Today’s security professionals face not only an ever-expanding list of threats, old and new, but also an excruciating choice of security approaches and tools.
Nearly 2000 security vendors are trying to sell to large enterprises and small businesses. Most organizations have already invested heavily in cybersecurity solutions. From firewalls to proxies and endpoint protection to DLP, the average firm has more than 40 types of security technologies in place, each generating telemetry that grows every year.
With employees, contractors, partners, and customers all accessing online business processes that were once hidden in a back office, corporate network traffic has also increased significantly. There is more noise than ever before, hiding more attacks than ever before — with greater impacts than ever before.
Security analytics promises to help analysts make sense of this data, to find useful signals in the noise before it’s too late.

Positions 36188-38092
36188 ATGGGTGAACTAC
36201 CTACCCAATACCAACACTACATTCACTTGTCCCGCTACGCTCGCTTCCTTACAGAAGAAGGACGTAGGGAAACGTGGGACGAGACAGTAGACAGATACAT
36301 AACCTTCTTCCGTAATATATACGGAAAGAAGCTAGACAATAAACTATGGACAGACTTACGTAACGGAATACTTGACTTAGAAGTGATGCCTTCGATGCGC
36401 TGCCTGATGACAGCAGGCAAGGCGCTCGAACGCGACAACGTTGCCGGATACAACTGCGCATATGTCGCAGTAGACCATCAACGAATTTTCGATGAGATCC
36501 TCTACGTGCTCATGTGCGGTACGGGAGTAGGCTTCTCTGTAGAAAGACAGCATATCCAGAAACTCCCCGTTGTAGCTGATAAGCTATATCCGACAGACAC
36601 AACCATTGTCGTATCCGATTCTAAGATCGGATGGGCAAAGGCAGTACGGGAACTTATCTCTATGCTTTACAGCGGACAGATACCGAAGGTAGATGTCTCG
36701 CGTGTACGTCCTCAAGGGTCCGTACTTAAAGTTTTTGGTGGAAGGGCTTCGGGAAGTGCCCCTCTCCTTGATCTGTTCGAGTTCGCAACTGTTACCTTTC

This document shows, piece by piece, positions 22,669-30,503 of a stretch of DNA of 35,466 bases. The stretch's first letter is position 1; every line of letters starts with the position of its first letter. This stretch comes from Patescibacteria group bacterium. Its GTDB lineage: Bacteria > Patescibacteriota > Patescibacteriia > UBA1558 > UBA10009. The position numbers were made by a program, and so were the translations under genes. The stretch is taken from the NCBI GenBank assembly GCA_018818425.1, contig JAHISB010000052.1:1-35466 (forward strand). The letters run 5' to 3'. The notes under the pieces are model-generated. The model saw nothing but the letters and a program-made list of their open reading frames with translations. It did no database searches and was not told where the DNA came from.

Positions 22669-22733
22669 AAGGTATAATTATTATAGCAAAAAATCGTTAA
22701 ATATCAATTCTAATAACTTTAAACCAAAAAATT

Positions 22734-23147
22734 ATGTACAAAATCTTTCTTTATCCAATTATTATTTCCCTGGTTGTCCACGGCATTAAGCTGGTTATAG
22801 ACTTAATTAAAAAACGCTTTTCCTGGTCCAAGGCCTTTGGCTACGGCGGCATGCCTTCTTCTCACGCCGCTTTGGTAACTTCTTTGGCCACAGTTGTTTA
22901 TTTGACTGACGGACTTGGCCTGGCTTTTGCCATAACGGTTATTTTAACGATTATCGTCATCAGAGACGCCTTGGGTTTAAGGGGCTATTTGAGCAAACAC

For most organizations, however, an effective security analytics solution is an expensive and complex exercise in systems integration, with heavy IT operations support required simply to keep the system up and
running as it grows.
As CIOs migrate corporate IT to the cloud, CISOs roll out advanced threat protection such as EDR and network traffic analyzers to protect the pieces
that remain under their control.
In theory, a SIEM or centralized log management product consolidates and correlates all of this information, but in practice, SIEMs buckle under large data volumes.
Moreover, high-volume telemetry from EDR systems is rarely fed into a SIEM. If high volume telemetry is ingested, it’s typically only retained for a few weeks, if at all.
While it sounds counter-intuitive that we need another type of a tool, the world has changed dramatically and many existing security tools did not evolve fast enough to maintain relevance.
Today, organizations still operate legacy systems, have vast on-premise IT presence, but also a large cloud presence, often across multiple cloud providers. The types of security telemetry they collect expands,
and the volumes grow.